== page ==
Therefore it was not at all of news from town that warm-hearted Alfaretta inquired, as Dorothy at last appeared in the supper room, but with an indifferent glance around:
“Why, where’s Jane Potter?”
MUSIC AND APPARITIONS
Where, indeed, was good Jane Potter! The least troublesome, the most self-effacing, staidest girl of them all.
“Didn’t she ride home with you?”
“Why no. I supposed she did with you. That is – I never thought.”
“But – somebody should have thought!” cried Dorothy, diverted from her own unhappiness by this strange happening.
“Yes, and that ‘somebody’ should have been myself,” admitted Mr. Seth, after question had followed question and paling faces had turned toward one another.
“Are you sure she isn’t in her room?” asked Helena.
“Sure as sure. I thought it funny she didn’t come to clean herself, I mean put on her afternoon things; but I guessed she was too tired, and, anyway, Jane never gets mussed up as I do,” answered Molly Martin, tears rising in her eyes.
The Master rose from his unfinished meal.
“Then we’ve left her behind and the poor child will be terrified. I’ll have one of the work horses put to the pony cart at once, and go back for her. I’d like one of you lads to go with me. I might need somebody.”
Jim rose and Herbert, and, oddly enough, Mr. Winters nodded to Herbert; adding to Dorothy:
“Have a bottle of milk and some food, besides a heavy wrap sent out to the cart. She will have missed her supper.”
“But you and Herbert are missing yours, too. I shall send something extra for you two and mind you eat it. I – I’m sure you’ll find Jane all right only maybe frightened,” said Dorothy, doing her utmost to banish anxiety from her friends, though she felt troubled enough in her own mind. If it had been any other girl but Jane, the steady!
However, there was the long evening to get through, even though the rescuing party made their best speed. Many miles stretched between the old mansion and this with the distance to cover twice; and all the time there lay on the hostess’s heart the burden of her own personal grief. But she mustn’t think of that. She must not. She was a Calvert, no matter what Aunt Betty said. A gentlewoman.
Only yesterday Helena had explained that a gentlewoman, “in society,” had no thought save for the comfort of others. Well, she was in “society” now, and – She almost wished she wasn’t! She’d rather have been a poor little girl, unknowing her own name, who’d never dreamed of being an heiress and who’d have been free to run away and hide and cry her eyes out – if she wished!
So she put her best efforts to her task of entertaining and a jolly evening followed; though now and then one or another would pause in the midst of a game and ask:
“Ought we to be carrying on like this, while we don’t know what’s happened to Janie?” Then the spirit of fun would sway them all again; for, as Alfaretta practically put it: “Whether we laugh or cry don’t make any difference to her. Time enough to solemn down when we find out she’s hurt.”
They were rather noisily singing the old round of “Three Blind Mice,” with each particular “mouse” putting itself into its neighbors’ way, so that the refrain never would come out in the proper order, when it was caught up by lusty voices in the outer hall and Mr. Seth’s deep tones leading.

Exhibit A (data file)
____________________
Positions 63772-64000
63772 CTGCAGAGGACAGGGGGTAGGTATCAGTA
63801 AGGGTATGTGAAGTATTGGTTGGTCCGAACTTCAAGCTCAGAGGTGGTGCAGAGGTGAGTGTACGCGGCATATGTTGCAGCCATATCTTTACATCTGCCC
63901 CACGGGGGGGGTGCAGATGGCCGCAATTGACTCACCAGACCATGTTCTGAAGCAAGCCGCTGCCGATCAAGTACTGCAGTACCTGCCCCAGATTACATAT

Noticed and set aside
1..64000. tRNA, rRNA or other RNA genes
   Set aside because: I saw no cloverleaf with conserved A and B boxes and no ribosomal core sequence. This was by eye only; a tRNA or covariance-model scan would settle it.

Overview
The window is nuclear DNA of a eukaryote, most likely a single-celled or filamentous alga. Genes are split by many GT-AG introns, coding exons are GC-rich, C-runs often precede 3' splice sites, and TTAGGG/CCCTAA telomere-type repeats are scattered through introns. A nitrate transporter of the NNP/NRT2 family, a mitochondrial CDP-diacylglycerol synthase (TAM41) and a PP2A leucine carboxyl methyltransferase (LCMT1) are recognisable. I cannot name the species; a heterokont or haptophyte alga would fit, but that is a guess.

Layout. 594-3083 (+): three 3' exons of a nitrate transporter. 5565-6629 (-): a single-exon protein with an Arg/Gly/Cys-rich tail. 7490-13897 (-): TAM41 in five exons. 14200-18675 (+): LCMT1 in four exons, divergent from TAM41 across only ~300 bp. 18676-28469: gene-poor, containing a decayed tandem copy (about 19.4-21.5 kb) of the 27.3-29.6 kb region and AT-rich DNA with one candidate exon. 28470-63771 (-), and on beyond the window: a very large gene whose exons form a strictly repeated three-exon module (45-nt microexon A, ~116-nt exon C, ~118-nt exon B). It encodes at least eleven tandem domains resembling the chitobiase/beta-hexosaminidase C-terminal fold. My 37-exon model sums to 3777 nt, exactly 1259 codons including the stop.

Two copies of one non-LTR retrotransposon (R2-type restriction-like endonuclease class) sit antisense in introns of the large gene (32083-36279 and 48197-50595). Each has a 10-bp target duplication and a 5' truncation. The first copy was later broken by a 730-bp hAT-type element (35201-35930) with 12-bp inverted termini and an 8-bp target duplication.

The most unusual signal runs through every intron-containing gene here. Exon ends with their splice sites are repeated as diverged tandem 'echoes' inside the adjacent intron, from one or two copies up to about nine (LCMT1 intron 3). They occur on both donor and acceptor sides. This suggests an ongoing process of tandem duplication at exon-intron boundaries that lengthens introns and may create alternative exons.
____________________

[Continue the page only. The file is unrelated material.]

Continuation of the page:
“They’ve come! They’ve come – and it must be all right, else they wouldn’t sing like that!” cried Molly Martin, infinitely relieved on her friend’s and room-mate’s account; she and the sedate Jane being as close chums as Dolly and the other Molly were.
“The Campbells Are Coming,” whistled Herbert merrily, and with the air of a courtier led the embarrassed Jane into the midst of the circle. She jerked her hand away with the reproof:
“Don’t be silly! I’ve made trouble enough without acting foolish over it.”
She seemed so completely ashamed of herself that Dorothy pitied her and hastened to put her arm about her and say:
“Why should you think of trouble to anybody else since you’re – alive?”
“Alive! Did you think I might be dead, then? That makes it worse, still. I was never in the slightest danger. I was only just a – dunce.”
“You couldn’t ever be that, Jane Potter!” cried Molly Martin, enthusiastically embracing the restored one from her other side.
But Jane shook herself free from the caresses of both and calmly explained:
“Since you’ll all want to know I may as well tell just how thoughtless I was. I wanted to find that secret staircase Jim had told about, and the hidden chamber above it, under the roof. I couldn’t at first. It led out of the paneled chamber, he said, where all the side walls looked like doors and only one of them would move. Finally, after I’d tried ’em all, and that took some time, I slid one open. It was the secret stair; nothing but a close sealed cupboard, so little that even I could hardly squeeze up it. It wasn’t a regular stair, only tiny three-cornered pieces of board nailed in the back angles, first one side and then another. They are far apart and some are gone. I thought I’d never get up the thing, but I hadn’t stayed behind to be worsted by a sort of old grain-chute like that.”